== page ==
After screening, eligible subjects underwent a 2-h 75-g OGTT, a 4-h hyperinsulinemic-euglycemic clamp (60 mU/m2 ⋅ min) with two vastus lateralis muscle biopsies before and at the end of the insulin clamp, a dual-energy X-ray absorptiometry (DEXA) scan, and 1H-magnetic resonance spectroscopy (MRS) to quantitate tibialis anterior muscle lipid content. After completing the baseline studies, subjects received acipimox (Olbetam, U.K.), 250 mg orally every 6 h (at 0600, 1200, 1800, and 2400 h), for 12 days. On day 11, subjects received a repeat OGTT, DEXA, and MRS studies, and on day 12 the hyperinsulinemic-euglycemic clamp was repeated. Before the initiation of acipimox, all participants received dietary counseling and were asked to consume a standard American Diabetes Association, weight-maintaining diet and to maintain the same physical activity throughout the study. A daily call was made to all participants to encourage compliance with the treatment recommendations.
Baseline blood samples for determination of plasma glucose, FFA, and insulin concentrations were drawn at −30, −15, and 0 min. At time zero (0830 h), subjects ingested 75 g glucose in 300 mL orange-flavored water. Plasma glucose, FFA, and insulin concentrations were measured at 15-min intervals for 2 h.
DEXA (Hologic, Inc., Waltham, MA) was performed to determine fat and lean body mass before and after acipimox treatment.
At 0600 h (−180 min), after a 10-h overnight fast, a prime (25 mCi × fasting plasma glucose [FPG]/100) continuous (0.25 μCi/min) infusion of [3-3H]-glucose was started via a catheter placed into an antecubital vein and continued throughout the study. A second catheter was placed retrogradely into a vein on the dorsum of the hand, which was then placed in a heated box (60°C). Baseline arterialized venous blood samples for determination of plasma [3-3H]-glucose radioactivity and plasma glucose, insulin, FFA, and glycerol concentrations were drawn at −30, −20, −10, −5, and 0 min. A needle biopsy of the vastus lateralis muscle was obtained under local anesthesia before the start (−60 min) and at the end (240 min) of the hyperinsulinemic-euglycemic clamp. At time zero, insulin was infused at 60 mU/kg ⋅ min. Arterialized blood samples were collected every 5 min for plasma glucose determination, and a 20% glucose infusion was adjusted to maintain the plasma glucose concentration at 100 mg/dL. Throughout the insulin clamp, blood samples for determination of plasma glucose concentration were drawn every 10–15 min for determination of plasma insulin, FFA, and glycerol concentrations and [3-3H]-glucose specific activity. Continuous indirect calorimetry using a ventilated hood system (Deltatrac II; SensorMedics, Yorba Linda, CA) was performed during the last 40 min of the basal period and during the last 30 min of the insulin clamp.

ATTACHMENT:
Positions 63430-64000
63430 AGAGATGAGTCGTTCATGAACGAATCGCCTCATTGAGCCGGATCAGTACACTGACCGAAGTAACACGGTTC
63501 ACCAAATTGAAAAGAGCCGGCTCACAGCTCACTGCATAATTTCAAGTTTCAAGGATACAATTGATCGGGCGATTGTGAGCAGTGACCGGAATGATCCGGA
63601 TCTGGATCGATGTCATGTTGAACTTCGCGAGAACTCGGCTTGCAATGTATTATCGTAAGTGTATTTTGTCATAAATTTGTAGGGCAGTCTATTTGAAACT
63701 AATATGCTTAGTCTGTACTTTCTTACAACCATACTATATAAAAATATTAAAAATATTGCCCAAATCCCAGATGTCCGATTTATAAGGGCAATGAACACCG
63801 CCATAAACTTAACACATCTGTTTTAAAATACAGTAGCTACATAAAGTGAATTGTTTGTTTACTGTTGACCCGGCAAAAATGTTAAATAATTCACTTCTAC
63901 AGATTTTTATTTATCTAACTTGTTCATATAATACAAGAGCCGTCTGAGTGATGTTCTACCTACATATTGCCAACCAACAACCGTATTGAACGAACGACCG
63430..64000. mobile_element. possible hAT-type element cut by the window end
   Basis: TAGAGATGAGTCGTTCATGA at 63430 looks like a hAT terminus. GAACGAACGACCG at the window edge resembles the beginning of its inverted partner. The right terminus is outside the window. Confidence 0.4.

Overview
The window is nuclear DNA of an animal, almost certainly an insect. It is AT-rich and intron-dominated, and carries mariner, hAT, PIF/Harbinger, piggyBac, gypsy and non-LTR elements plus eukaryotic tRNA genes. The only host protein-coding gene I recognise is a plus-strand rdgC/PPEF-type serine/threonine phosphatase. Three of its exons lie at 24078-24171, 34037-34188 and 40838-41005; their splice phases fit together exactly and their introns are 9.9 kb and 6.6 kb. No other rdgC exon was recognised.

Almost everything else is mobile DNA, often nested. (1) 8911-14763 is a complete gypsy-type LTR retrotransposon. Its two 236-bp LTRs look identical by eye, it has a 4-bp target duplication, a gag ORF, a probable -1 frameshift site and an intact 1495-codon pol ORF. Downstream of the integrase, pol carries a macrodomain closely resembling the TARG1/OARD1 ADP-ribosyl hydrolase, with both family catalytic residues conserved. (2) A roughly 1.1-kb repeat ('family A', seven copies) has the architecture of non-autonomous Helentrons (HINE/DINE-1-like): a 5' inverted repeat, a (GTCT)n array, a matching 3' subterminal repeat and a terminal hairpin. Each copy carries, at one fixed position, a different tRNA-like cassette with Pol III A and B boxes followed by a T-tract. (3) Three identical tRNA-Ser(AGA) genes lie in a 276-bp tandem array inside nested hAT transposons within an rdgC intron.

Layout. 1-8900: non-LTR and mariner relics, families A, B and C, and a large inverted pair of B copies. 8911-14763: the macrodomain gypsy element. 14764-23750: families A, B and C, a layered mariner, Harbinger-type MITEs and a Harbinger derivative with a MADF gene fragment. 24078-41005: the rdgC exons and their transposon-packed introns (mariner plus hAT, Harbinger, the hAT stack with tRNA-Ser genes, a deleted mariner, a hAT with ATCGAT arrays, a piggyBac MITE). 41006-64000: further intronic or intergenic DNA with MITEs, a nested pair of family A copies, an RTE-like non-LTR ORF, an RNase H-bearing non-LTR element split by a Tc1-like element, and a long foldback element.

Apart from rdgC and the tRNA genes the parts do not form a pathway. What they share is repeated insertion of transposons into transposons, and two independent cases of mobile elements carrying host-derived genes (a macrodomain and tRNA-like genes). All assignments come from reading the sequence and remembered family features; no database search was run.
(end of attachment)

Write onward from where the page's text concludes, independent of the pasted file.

Mitochondrial ATP Synthesis
Mitochondrial ATP synthesis rate was measured ex vivo with a chemiluminescence technique as previously described (16). Briefly, mitochondria were isolated from fresh muscle tissue with differential centrifugation. Mitochondrial protein (4 µg) was aliquoted to each reaction well. Substrates were added as follows: 2.5 mmol/L pyruvate, 2.5 mmol/L glutammate, 5 mmol/L succinate plus 0.001 mmol/L rotenone, and palmitoyl-l-carnitine. Malate (2.5 mmol/L) was added to complex I substrates. Luciferine/luciferase was added to monitor ATP production. After a 5-min incubation at 37°C, the substrates were added and the reaction was started by the addition of ADP.
Mitochondrial ROS Production
The rate of mitochondrial ROS production was measured by quantification of the release of mitochondrial H2O2 with the fluorescent dye Amplex Red (Molecular Probes, Eugene, OR) as previously described (8). ROS production rate was performed in mitochondria under state II (with substrate and without the addition of ADP) conditions. The substrate concentrations were the same as with the measurement of ATP synthesis. Fluorescence was observed at 530 nm excitation and 590 nm emission for 5 min. The slope in fluorescence was converted to the H2O2 production rate using a standard curve.
In Vivo 1H-Nuclear Magnetic Resonance Spectroscopy
Experiments were performed in a 3 Tesla magnetic resonance imaging scanner (TIM Trio; Siemens Medical Solutions, Malvern, PA) using a standard birdcage volume extremity coil with the subject laying in a supine position with the most extended part of the left calf in the center of the coil. Multislice T1-weighted spin-echo images were acquired to facilitate the positioning of a parallelepiped volume of interest of 15 mm × 15 mm × 25 mm in the tibialis anterior muscle. A PRESS single-voxel MRS technique was used with repetition time/echo time = 3,000 ms/250 ms. Two spectra were acquired: one with spectral suppression of the water signal (number of signals acquired = 128) and the second without the water signal suppressed (number of signals acquired = 4), which served as a reference scan for lipid concentration estimates.